Tag Archives: social skills

Six Super Rules

by Michael Murphy

At Friendship Academy in Bucks County, following the rules is not as hard as you’d think. While the children all learn differently, we have really had the benefit on controlling behaviors following six simple rules. The rules are not a list of ‘Don’t’ and ‘No’, which can intimidate and often do not help students behave any better, nor are they loosely described by any means. Our six rules are very closely tied to our classroom expectations as labeled through our PBIS initiative (Positive Behavior Interventions and Supports). Our six rules are:

Hands Help

Hearts Care

Ears Listen

Feet Wait

Eyes Watch

Be a Friend

The nice thing about these rules, best utilized during times of instruction (circle, story, activity\craft instruction, etc.), is that they describe aspects of the individual child that can be controlled with self-regulation and practice. Instead of telling students what not to do, and providing examples of how they can (poorly) behave to receive some additional attention, the rules simply act as reminders of what their bodies are capable of and how they can best use their bodies to their advantage.

What has made our rules all the better is tying them, in part, to a superhero theme. Thinking of the different aspects that make superheroes special, yet still require them to work in teams to solve problems, helps to create some additional hints towards working together with our peers, finding individual strengths and using new ideas for the greater good. Many preschool and early learning programs use a similar “Be A Superfriend” strategy that helps to recognize the everyday superstars that our children can be, through simple, kind and intentional acts in daily interaction.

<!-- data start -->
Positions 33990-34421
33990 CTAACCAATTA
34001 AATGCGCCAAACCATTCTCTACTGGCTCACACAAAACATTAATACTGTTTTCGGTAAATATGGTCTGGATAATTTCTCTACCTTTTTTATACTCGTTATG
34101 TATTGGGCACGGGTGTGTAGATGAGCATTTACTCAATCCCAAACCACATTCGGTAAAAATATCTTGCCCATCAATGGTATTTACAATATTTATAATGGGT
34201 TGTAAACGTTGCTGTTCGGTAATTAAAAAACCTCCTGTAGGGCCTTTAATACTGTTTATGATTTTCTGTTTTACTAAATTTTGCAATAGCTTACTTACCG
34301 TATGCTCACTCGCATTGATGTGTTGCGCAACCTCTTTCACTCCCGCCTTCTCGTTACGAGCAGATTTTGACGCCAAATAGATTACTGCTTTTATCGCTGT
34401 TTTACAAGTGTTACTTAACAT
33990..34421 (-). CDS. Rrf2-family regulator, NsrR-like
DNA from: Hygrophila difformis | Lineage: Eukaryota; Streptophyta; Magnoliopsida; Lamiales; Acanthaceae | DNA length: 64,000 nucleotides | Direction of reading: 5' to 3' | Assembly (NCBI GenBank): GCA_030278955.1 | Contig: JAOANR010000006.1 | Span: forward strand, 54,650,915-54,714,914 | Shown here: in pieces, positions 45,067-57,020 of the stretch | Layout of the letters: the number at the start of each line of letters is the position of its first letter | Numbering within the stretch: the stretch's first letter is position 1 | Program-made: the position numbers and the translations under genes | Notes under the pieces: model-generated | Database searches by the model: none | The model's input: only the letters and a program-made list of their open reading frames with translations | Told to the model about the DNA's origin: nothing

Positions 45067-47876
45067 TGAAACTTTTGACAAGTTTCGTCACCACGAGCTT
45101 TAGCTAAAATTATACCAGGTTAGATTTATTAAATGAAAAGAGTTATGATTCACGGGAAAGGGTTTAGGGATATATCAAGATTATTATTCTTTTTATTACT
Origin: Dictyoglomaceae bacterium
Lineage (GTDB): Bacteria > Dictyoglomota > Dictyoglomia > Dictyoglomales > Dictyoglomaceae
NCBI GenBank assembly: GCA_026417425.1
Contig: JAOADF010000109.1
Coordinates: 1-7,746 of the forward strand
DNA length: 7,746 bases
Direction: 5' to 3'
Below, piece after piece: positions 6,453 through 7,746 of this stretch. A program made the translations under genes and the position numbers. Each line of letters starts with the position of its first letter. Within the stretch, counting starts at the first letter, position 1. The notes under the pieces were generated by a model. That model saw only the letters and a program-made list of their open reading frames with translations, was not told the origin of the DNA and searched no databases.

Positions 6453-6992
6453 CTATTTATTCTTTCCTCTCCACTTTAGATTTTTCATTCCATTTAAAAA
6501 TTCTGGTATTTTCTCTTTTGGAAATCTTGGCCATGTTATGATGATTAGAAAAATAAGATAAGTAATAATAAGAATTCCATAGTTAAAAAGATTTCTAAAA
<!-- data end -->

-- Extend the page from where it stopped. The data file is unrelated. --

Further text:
Recently Edwin Gonzalez, Friendship Academy’s artistic Teaching Assistant, has created an exciting set of pictures and classroom reminders that help students focus on their expectations. The pictures show diversity, from Wonder Woman’s watching eyes to The Incredible Hulk’s waiting feet to Iron Man’s mechanical caring heart. They are bright and colorful, much like the students we teach. The pictures speak to all types of children, whether they like the hero or just the picture itself. The pictures grab their attention just enough for the teacher to direct it to the lesson. The pictures are unique and even the process of putting them together drew attention from the students as they watched Edwin plan, draw, color, laminate and post. You could tell that they already felt a little super about each addition to the series.